By: Editorial Board
On Wednesday, July 18th, the Tulsa City Council passed an ordinance which would prohibit the sale of spray paint to minors and make it unlawful for young adults or teenagers under 18 to be in possession of spray paint, spray fabric dye or spray metal coating. Any child in the city caught doing so could be ticketed, forced to appear in court, and fined up to $200.
In an effort to combat incidents of graffiti throughout the city, the council pushed through a poorly researched and hastily-designed new law that will only deepen the issues of inequity and mass-incarceration Tulsa is already facing.
It will force our kids into the criminal justice system for the most trivial of reasons.
It will perpetuate the school to prison pipeline.
It will further criminalize young men and women of color in communities that are already over-policed.
Its enforcement will cost the taxpayers countless dollars and valuable resources.
This ordinance is in no way aligned with the mayor’s vision for “One Tulsa” or the “Resilience Plan” his office recently released.
Because of this, the editorial board of The Black Wall Street Times urges Mayor G.T. Bynum to veto the ordinance when it comes before him this week.
We understand the intention of the council to stem incidents of graffiti, but this is not the way. We need proactive solutions rather than those which lead our kids toward the criminal justice system. The council and the mayor’s office are well aware of the data in the equality indicators presented to them this year, showing that young men and women of color are already three times as likely as their white peers to be arrested. This issue will only be exacerbated by the current ordinance.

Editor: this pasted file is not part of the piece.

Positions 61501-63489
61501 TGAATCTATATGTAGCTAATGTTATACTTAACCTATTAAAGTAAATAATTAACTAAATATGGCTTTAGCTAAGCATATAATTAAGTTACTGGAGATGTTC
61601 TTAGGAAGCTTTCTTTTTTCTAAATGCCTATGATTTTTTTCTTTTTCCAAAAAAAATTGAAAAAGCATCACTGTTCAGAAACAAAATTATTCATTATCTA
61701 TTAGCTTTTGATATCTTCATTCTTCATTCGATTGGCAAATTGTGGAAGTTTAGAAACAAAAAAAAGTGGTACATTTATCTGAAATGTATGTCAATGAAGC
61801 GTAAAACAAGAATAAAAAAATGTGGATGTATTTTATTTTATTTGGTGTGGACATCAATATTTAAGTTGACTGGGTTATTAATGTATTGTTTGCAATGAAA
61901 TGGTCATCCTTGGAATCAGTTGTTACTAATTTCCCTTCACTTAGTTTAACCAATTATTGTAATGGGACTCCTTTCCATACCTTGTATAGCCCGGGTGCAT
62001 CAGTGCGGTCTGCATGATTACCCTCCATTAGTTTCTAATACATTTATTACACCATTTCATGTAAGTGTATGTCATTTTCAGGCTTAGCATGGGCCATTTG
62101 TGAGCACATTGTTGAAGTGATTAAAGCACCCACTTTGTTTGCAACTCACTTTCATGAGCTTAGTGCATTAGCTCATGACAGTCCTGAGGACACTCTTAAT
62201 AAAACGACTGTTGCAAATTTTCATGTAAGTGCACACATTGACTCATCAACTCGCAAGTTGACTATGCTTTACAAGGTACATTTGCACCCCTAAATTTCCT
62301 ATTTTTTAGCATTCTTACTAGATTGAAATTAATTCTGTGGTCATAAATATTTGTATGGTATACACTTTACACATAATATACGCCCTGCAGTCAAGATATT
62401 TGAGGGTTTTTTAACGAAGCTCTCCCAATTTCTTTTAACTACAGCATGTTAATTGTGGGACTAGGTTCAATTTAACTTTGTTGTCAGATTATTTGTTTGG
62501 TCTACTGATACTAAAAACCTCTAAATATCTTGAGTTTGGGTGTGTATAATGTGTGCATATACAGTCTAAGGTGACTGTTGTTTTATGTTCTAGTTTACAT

While some council members who voted in favor of the proposal argued that this ordinance will not lead to increased incarceration rates, data and historical precedent would suggest otherwise.
Nearly one out of every four children in Tulsa County live in poverty. For these young men and women, the ability to attend a court hearing or pay a fine is drastically impeded by financial constraints. Should any juvenile caught up in the penalty associated with this ordinance be unable to comply, it will almost certainly result in a misdemeanor “failure to appear” charge and prompt a bench warrant for their arrest.
This child will then potentially be forced to spend time incarcerated and accrue a criminal record which will their opportunities to receive college scholarships or pursue post-secondary careers diminish. Their chance for educational success will be hindered and their future trajectory significantly altered – all because of a can of spray paint.
Our city is better than this ordinance. Its passage was a mistake which could prompt enormous unintended consequences, but it was a mistake that can easily be corrected.
In the words of our mayor, “there is no better way to serve Tulsa than to put forth actions that benefit everyone in our city.”
Mayor Bynum, you have an opportunity to continue pushing us toward the Tulsa you envisioned in your campaign; the resilient, world-class city for all that you have consistently championed.
We are looking to you for guidance and leadership. We urge you to fight for all of our kids and the whole of our city. We urge you to view this work through the equity-lens necessary to ensure it aligns with your vision. We urge you to press forward in bringing us closer to “One Tulsa”.
We urge you to veto this ordinance.